The Fourth of July means more than fireworks for veterans like Joe Cocke

The Fourth of July means more than fireworks for veterans like Joe Cocke

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The Fourth of July means more than fireworks for veterans like Joe Cocke

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When he came to Clemson in 1955, Joe Cocke had already seen more of the world than most us. However, in those days, he saw parts of the world in different ways than any of us will ever see.

Cocke, now 97 years young, is a veteran of World War II and the Korean War. He did not serve along the front line in either war, “but I saw enough,” he said.

For most of us, July 4 is a day to celebrate America’s Independence. It marks the day we became a free country, something soldiers like Cocke have fought for, and in some cases sacrificed their own lives, so that we might able to go to July 4 parties, picnics and enjoy the fireworks.

Cocke does not view himself a war hero. Like many from his era, he is modest and only shares the stories he chooses to share. Like many World War II veterans, he only speaks of certain moments from the Great War, moments he shared with his dear friends, most of whom have since passed on.

“Most of the stories were funny,” he said.

After high school, Cocke enrolled at the University of Florida, but he and his friends knew it was a matter of time before America called them to war. So, they decided to interrupt their studies, since they knew war was inevitable, and left Florida in 1941 and worked for the railroad in Waycross, Georgia.

“That was work,” Cocke said.

Cocke was not in Waycross long. He eventually was drafted into the Army. He did his tours in France, while working as a radio and radar repairman. He was part of the war for three years before coming home when it was over in 1945.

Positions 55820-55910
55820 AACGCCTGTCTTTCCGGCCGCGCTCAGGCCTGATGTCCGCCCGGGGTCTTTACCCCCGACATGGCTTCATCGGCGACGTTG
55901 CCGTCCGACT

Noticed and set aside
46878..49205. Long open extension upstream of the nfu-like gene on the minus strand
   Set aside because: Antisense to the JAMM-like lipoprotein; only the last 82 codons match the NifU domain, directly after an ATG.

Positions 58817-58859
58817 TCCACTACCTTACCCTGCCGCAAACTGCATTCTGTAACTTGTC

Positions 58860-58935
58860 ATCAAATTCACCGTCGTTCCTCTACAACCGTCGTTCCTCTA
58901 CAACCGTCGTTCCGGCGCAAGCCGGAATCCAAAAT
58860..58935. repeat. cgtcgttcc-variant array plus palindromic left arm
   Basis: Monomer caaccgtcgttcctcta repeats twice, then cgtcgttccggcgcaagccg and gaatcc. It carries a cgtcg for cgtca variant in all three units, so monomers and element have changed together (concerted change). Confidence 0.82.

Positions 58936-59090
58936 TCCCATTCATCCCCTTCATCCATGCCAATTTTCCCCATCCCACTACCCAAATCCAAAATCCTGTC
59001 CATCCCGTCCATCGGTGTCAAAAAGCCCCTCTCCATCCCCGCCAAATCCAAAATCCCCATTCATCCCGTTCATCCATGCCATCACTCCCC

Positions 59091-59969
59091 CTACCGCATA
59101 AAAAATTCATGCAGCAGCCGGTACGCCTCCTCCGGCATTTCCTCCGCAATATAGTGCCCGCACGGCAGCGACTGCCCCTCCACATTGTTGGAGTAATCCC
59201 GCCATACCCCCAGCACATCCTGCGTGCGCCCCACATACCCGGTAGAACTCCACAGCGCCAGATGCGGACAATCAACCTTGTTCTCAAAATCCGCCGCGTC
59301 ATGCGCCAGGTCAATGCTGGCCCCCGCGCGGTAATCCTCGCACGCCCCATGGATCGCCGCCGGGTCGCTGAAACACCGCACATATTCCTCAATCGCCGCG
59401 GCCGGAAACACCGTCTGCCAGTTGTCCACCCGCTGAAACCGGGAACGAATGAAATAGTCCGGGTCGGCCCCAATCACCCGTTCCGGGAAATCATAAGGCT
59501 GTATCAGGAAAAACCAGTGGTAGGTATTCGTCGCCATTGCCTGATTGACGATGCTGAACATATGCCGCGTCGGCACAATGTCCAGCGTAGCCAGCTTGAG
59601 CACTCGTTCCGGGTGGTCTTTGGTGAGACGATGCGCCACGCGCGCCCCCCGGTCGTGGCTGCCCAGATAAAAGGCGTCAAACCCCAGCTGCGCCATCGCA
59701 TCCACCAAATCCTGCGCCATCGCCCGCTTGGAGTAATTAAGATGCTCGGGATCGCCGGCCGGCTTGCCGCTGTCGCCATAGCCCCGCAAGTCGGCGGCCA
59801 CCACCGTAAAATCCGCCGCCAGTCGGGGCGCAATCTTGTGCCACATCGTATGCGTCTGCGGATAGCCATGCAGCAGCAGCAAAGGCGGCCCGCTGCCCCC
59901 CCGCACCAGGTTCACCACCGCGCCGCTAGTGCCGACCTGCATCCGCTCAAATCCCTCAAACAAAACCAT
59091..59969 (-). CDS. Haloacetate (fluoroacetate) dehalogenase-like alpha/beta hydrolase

After the Great War, Cocke went back to Florida and finished school in 1949. He reconnected with his girlfriend, Mary Lynn and eventually the two married. When he finished school and started working, he was shipped to Mississippi, but he was there just six months before he was called up from the inactive reserves to help with the Korean War in 1950.

“I spent more time working with the combat engineers than I did with my company,” as he recalled stories from his time in Korea.

After returning home from Korea, Cocke and his wife stayed in Florida for a few more years before moving to Clemson where he took a job at Southeastern Cotton and Ginning Research Laboratory. He later went back to school at Clemson, and in 1963 got a second degree in agriculture engineering.

These days Cocke stays in touch with those men he served with in both wars. He is an American Legion and he is helping to get a monument built for those who served in the Korean War.

Cocke says he does not have any big plans for July 4, besides staying at home and taking it easy, but he will appreciate the day and what it stands for.

And though he served in two wars and defended his country with honor, Cocke feels Veterans Day, Memorial Day and July 4 doesn’t mean anymore to him than it does anyone else in America.

“We have a lot of patriotic people in this country,” he said.

And those people are patriotic today because of men and women like Joe Cocke, who defended their country with honor and have never complained.

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